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Cloning Remote Branches With Git

After cloning locally a remote git project with multiple branches, you will only get the default project branch, typically master. At this point executing git branch will show you the locally available branches in your repository:

    $ git branch
    * master

However if you add the -a option to git branch you’ll get a list, which also includes all the available remote branches, like this:

    $ git branch -a
    * master

Using this list as a reference, we can now create a local tracking branch to work on, for example:

    git checkout -b source origin/source

The source branch will now be checked out and available locally, which we can see by running git branch once again:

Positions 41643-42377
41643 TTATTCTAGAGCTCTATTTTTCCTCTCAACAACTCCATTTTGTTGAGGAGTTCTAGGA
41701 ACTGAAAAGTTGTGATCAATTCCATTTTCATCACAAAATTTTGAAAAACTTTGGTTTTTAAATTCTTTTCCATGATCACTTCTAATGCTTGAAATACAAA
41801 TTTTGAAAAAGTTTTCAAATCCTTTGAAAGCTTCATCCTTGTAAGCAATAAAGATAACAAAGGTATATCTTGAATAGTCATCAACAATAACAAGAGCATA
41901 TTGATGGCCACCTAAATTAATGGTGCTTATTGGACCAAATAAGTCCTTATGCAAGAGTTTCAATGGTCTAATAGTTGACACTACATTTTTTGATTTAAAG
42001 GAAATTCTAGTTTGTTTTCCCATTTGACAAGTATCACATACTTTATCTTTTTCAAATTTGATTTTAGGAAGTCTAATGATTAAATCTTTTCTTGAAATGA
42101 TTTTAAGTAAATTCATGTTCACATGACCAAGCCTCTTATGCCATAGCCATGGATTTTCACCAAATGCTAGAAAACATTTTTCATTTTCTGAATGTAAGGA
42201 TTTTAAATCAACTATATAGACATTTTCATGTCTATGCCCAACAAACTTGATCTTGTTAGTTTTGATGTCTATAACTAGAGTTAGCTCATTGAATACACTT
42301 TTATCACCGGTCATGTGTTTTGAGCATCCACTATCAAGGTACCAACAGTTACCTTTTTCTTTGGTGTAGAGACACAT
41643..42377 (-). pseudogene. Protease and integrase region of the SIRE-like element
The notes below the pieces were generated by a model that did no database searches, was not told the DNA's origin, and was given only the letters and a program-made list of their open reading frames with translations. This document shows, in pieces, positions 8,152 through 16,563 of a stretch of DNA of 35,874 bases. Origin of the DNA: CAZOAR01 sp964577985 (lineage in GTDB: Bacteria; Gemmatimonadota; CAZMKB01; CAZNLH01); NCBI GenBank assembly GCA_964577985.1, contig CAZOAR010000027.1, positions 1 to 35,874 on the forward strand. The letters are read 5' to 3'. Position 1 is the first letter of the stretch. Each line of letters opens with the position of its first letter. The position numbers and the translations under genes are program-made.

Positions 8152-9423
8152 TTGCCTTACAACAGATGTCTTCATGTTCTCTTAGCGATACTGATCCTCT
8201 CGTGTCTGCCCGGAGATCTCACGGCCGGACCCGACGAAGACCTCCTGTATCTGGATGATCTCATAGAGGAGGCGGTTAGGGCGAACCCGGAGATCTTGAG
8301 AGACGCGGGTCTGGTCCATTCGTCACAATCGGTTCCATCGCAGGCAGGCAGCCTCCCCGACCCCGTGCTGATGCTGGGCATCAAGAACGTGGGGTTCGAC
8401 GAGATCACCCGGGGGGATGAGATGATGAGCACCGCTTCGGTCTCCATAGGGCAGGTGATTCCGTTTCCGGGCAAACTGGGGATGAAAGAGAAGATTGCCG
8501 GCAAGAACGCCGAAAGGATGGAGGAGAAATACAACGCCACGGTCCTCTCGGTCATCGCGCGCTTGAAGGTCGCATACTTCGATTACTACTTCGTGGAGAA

$ git branch
    * source

That’s it! There’s also the git pull --all command which will fetch all the remote branches that have been tracked locally, however it will not create local tracking branches. There is no git native way of automatically creating local tacking branches of all remotes and this is perhaps not a good idea anyway, as they can get stale rather quick.

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